Web Site Security: Back Up Your Web Site to Protect Customer Data
For every business that uses the Web as a revenue-generating channel, data are important company assets. The loss of a customer order database would be devastating to a cataloger, leading to unfulfilled orders, dissatisfied customers and loss of touch with thousands of clients. Keeping all of your Web site data on one computer or server, death-prone machines that they are, is a formula for disaster.
Since it is self-evident that preventing the loss of all of a business’ orders and customer information is an important task, why is it that backup solutions are among the lowest priorities of most businesses shopping for Web hosting?
Backups are like life insurance policies for your Web operation, but even more than that. Quality backups are like a life insurance plan that resurrects you if you pass away, rather than simply granting your loved ones some monetary assistance.
Like a Web hosting plan, a backup solution should be chosen appropriately with how your company does business on the Web. If your Web site collects data from customers and prospects, you’ll need a reliable backup solution. The litmus test for a backup plan is whether or not it provides the means to restore your site to a fully operational condition within one hour after a server crash.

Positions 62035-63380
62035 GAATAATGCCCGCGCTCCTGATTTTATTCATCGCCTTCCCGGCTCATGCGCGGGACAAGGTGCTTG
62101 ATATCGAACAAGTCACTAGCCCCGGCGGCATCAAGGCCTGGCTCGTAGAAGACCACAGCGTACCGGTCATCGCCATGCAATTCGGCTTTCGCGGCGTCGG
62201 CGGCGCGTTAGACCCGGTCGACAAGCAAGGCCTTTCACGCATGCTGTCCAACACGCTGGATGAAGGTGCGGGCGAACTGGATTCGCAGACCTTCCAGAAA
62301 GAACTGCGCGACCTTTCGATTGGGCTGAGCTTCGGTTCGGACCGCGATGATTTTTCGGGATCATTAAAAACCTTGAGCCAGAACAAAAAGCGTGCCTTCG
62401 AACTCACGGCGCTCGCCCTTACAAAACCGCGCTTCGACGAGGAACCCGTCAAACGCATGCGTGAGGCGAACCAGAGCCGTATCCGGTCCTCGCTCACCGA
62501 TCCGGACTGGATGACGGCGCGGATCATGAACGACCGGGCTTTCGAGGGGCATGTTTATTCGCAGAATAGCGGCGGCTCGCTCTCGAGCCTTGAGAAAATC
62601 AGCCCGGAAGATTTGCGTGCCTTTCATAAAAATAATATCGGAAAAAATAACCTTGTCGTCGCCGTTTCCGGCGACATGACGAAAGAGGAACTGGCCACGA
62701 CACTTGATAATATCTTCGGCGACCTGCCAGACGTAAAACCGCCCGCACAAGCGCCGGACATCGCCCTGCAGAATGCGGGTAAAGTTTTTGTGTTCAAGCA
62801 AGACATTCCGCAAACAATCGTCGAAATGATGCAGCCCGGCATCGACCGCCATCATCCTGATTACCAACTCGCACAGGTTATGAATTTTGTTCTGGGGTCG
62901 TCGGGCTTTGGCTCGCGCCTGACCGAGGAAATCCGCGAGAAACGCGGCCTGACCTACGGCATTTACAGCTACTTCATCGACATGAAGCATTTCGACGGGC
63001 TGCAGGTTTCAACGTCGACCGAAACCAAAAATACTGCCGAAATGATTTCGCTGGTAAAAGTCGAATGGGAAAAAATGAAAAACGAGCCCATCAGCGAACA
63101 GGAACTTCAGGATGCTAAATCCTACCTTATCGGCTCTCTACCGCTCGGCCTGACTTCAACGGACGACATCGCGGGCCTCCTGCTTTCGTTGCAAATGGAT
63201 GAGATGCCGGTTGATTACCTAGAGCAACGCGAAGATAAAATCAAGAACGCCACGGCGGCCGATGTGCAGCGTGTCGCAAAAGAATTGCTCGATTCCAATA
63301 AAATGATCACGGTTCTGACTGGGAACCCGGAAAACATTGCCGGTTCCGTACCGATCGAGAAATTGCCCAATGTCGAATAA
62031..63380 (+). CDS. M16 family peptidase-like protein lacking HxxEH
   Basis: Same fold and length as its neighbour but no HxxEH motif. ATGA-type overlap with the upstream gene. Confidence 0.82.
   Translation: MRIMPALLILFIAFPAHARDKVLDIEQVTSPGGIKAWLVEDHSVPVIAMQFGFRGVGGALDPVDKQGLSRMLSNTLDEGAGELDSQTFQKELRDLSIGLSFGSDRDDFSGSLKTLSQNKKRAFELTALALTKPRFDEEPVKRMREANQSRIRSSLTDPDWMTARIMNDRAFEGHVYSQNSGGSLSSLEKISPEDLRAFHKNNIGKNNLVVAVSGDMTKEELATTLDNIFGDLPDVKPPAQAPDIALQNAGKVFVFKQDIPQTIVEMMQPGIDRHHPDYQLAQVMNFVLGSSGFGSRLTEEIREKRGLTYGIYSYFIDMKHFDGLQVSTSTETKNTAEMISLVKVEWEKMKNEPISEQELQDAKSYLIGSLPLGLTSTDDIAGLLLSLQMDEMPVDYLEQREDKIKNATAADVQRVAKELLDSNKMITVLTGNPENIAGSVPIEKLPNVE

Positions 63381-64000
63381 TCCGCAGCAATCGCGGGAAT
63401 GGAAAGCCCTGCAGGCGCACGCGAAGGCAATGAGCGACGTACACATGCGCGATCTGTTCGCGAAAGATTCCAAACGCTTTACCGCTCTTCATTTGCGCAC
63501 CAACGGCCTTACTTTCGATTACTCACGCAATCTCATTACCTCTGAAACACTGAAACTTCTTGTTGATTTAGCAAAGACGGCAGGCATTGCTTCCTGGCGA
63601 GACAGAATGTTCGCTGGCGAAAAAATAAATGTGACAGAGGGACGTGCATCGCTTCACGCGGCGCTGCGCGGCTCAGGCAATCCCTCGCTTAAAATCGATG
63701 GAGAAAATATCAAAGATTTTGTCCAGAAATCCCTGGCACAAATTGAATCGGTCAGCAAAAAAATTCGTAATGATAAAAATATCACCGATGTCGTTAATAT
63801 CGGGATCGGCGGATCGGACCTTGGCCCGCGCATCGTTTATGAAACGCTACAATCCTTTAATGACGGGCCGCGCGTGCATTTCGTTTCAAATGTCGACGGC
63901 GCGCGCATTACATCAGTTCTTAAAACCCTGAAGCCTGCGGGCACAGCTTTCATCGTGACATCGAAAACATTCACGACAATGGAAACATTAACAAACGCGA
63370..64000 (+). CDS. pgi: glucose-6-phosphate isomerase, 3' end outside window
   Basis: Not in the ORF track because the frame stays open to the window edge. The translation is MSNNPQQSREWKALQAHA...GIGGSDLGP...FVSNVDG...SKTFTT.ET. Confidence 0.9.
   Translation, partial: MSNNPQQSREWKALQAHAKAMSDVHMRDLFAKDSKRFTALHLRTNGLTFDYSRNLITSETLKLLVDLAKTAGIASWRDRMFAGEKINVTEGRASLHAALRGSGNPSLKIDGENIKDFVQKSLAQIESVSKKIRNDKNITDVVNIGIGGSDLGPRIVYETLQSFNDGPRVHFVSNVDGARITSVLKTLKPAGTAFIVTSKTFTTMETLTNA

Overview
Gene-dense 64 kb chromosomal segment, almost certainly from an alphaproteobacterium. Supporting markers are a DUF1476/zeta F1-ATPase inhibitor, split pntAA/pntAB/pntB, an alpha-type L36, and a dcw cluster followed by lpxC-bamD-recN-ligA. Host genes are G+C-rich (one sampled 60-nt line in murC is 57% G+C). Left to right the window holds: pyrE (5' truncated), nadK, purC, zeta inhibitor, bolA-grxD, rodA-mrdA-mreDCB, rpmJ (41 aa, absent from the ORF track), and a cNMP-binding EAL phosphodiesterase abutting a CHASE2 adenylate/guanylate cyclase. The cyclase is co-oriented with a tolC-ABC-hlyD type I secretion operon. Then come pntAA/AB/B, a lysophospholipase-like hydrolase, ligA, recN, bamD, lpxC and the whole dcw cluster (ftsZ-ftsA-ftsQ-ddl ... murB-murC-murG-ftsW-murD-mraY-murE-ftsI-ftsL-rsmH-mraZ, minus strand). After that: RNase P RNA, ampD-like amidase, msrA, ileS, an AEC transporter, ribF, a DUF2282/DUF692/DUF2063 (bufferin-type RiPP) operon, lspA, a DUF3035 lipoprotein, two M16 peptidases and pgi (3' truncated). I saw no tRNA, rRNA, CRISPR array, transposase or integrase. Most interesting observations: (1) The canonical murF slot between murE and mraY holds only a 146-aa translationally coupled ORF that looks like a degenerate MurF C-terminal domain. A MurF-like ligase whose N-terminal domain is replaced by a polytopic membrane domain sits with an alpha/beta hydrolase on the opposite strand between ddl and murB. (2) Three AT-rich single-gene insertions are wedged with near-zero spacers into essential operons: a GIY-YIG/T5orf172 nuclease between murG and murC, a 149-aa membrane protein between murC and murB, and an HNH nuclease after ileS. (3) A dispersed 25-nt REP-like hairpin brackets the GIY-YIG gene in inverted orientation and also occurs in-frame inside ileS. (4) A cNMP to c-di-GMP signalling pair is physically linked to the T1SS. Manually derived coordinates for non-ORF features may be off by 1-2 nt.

Sites that dynamically interact with visitors and constantly write new information to databases simply can’t rely on keeping spare copies of their files. Those copied files are quickly outdated. Databases that accept information online frequently need to be backed up. How frequent depends on how important the data are to the company, and how unacceptable some data loss is in a disaster.
For a relatively low traffic site where the data being collected isn’t all that critical, weekly backups may suffice. But for sites receiving large numbers of orders and client information every day, daily backups are a minimum requirement. The largest e-commerce sites are known to take backups on an hourly basis, or even have their data constantly written to backup computers in a process known as replication.